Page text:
Restructure puts cybersecurity in the limelight, with cyber categorized by as the most important of five “Cs” for which DISA will be responsible.
The Defense Information Systems Agency looks a little different following a reorganization effort announced Monday at an AFCEA DC event in Arlington, Virginia.
The restructure puts cybersecurity in the limelight, with cyber categorized by DISA Director Lt. Gen. Ronnie D. Hawkins, Jr. as the most important of five “Cs” for which DISA will be responsible. The others, he said, are cloud computing, collaboration and old standbys, command and control.
This isn’t your father’s DISA anymore. The biggest change is the creation of the Joint Force Headquarters Defense Department Information Network, which will reach initial operating capability within the week. Upon its launch, JFHQ will take over up to 19 tasks from U.S. Cyber Command and then even more, as it reaches full operational capacity in 2016.
Shifting operations-level tasks away from U.S. Cyber Command will allow it to focus narrowly on strategic functions. The transformation will be a collaboration among at least 39 DOD organizations.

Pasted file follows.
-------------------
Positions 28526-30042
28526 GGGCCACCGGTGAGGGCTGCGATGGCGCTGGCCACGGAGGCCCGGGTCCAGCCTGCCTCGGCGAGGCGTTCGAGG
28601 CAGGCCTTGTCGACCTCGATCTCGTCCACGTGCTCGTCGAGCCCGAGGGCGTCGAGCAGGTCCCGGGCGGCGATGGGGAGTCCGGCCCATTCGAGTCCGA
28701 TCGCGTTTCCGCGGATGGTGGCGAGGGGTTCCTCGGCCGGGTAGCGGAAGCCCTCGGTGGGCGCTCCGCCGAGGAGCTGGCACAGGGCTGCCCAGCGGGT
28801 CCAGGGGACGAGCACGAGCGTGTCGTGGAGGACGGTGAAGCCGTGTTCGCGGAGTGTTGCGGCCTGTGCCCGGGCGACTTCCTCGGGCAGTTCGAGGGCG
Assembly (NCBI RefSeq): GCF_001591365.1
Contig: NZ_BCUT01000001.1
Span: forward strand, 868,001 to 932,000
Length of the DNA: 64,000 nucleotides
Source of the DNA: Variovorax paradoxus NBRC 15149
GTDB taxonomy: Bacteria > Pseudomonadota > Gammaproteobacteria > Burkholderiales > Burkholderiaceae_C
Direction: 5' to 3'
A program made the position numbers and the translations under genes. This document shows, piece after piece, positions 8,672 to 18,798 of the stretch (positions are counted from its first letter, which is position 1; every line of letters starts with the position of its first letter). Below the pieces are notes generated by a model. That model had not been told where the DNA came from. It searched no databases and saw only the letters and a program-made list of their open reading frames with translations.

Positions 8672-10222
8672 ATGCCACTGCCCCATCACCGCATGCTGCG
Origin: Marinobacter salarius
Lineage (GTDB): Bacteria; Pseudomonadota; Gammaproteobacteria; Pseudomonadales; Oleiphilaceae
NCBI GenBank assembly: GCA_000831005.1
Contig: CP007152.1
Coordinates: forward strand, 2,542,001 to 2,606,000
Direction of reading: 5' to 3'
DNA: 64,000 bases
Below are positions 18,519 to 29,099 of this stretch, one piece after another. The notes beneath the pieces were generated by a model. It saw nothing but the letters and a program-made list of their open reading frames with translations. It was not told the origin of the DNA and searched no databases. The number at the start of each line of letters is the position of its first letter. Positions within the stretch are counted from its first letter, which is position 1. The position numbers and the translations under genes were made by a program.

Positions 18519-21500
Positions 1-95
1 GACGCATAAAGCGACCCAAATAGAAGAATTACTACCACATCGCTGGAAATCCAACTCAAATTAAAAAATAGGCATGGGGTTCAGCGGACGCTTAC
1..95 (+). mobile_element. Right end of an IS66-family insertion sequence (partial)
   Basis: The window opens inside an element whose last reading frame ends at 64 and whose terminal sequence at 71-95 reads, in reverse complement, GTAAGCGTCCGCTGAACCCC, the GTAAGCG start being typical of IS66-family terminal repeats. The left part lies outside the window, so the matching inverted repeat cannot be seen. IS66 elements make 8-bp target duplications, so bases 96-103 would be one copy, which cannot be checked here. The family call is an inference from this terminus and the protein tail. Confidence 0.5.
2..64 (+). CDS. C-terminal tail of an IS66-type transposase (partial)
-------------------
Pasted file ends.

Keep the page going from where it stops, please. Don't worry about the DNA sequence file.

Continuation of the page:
While it won’t happen overnight, the change will improve the “unity of command and effort across DOD information networks,” said Air Force Brig. Gen. Robert Skinner, DISA chief of staff.
The ramifications could be felt most on the cybersecurity front.
Mark Orndorff, DISA’s chief information assurance executive, said DISA will have “great opportunities” to leverage emerging technologies to detect threats. Orndorff alluded to cloud computing as a potential cost cutter, suggesting there may be “huge savings for certain workloads moved to the cloud.”
DISA’s new reorganization creates four centers – business and development, operations, implementation and sustainment, and resource management – that will act to centralize functions with the agency.
Patrick Tucker contributed to this report.